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Bone. 2012 Sep;51(3):488-97. doi: 10.1016/j.bone.2012.05.014. Epub 2012 May 23.

Alterations in the osteocyte lacunar-canalicular microenvironment due to estrogen deficiency.

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Department of Biomedical Engineering, City College of New York, New York, NY 10031, USA.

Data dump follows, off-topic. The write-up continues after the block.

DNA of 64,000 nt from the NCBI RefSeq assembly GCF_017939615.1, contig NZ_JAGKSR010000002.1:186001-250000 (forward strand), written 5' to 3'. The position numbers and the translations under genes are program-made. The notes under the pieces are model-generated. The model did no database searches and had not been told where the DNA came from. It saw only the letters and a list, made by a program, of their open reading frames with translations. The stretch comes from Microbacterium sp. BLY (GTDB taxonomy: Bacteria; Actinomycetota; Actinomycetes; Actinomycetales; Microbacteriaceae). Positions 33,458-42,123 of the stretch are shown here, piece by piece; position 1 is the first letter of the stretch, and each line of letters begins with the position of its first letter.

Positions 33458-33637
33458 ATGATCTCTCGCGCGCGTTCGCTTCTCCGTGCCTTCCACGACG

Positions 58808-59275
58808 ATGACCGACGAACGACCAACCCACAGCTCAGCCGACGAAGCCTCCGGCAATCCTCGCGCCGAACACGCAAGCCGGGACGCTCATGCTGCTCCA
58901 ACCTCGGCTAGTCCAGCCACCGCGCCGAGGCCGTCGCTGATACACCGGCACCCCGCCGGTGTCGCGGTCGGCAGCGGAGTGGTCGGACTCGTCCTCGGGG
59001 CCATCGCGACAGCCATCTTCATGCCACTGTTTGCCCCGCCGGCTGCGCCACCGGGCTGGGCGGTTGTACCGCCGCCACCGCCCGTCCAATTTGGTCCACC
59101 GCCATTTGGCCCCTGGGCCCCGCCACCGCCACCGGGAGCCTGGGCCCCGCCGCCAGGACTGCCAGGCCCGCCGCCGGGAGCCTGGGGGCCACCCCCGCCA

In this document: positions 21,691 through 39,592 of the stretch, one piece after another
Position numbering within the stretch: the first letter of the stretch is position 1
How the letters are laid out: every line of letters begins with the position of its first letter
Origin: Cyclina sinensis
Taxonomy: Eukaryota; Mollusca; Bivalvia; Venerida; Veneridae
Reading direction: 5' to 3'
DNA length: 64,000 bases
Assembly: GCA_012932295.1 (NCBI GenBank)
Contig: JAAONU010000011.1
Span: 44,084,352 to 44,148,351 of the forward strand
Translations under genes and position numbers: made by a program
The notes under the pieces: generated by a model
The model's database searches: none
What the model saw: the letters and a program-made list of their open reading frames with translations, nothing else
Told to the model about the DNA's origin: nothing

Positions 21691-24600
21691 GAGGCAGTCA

While reduced estrogen levels have been shown to increase bone turnover and induce bone loss, there has been little analysis of the effects of diminished estrogen levels on the lacunar-canalicular porosity that houses the osteocytes. Alterations in the osteocyte lacunar-canalicular microenvironment may affect the osteocyte's ability to sense and translate mechanical signals, possibly contributing to bone degradation during osteoporosis. To investigate whether reduced estrogen levels affect the osteocyte microenvironment, this study used high-resolution microscopy techniques to assess the lacunar-canalicular microstructure in the rat ovariectomy (OVX) model of postmenopausal osteoporosis. Confocal microscopy analyses indicated that OVX rats had a larger effective lacunar-canalicular porosity surrounding osteocytes in both cortical and cancellous bone from the proximal tibial metaphysis, with little change in cortical bone from the diaphysis or cancellous bone from the epiphysis. The increase in the effective lacunar-canalicular porosity in the tibial metaphysis was not due to changes in osteocyte lacunar density, lacunar size, or the number of canaliculi per lacuna. Instead, the effective canalicular size measured using a small molecular weight tracer was larger in OVX rats compared to controls. Further analysis using scanning and transmission electron microscopy demonstrated that the larger effective canalicular size in the estrogen-deficient state was due to nanostructural matrix-mineral level differences like loose collagen surrounding osteocyte canaliculi. These matrix-mineral differences were also found in osteocyte lacunae in OVX, but the small surface changes did not significantly increase the effective lacunar size. The alterations in the lacunar-canalicular surface mineral or matrix environment appear to make OVX bone tissue more permeable to small molecules, potentially altering interstitial fluid flow around osteocytes during mechanical loading.

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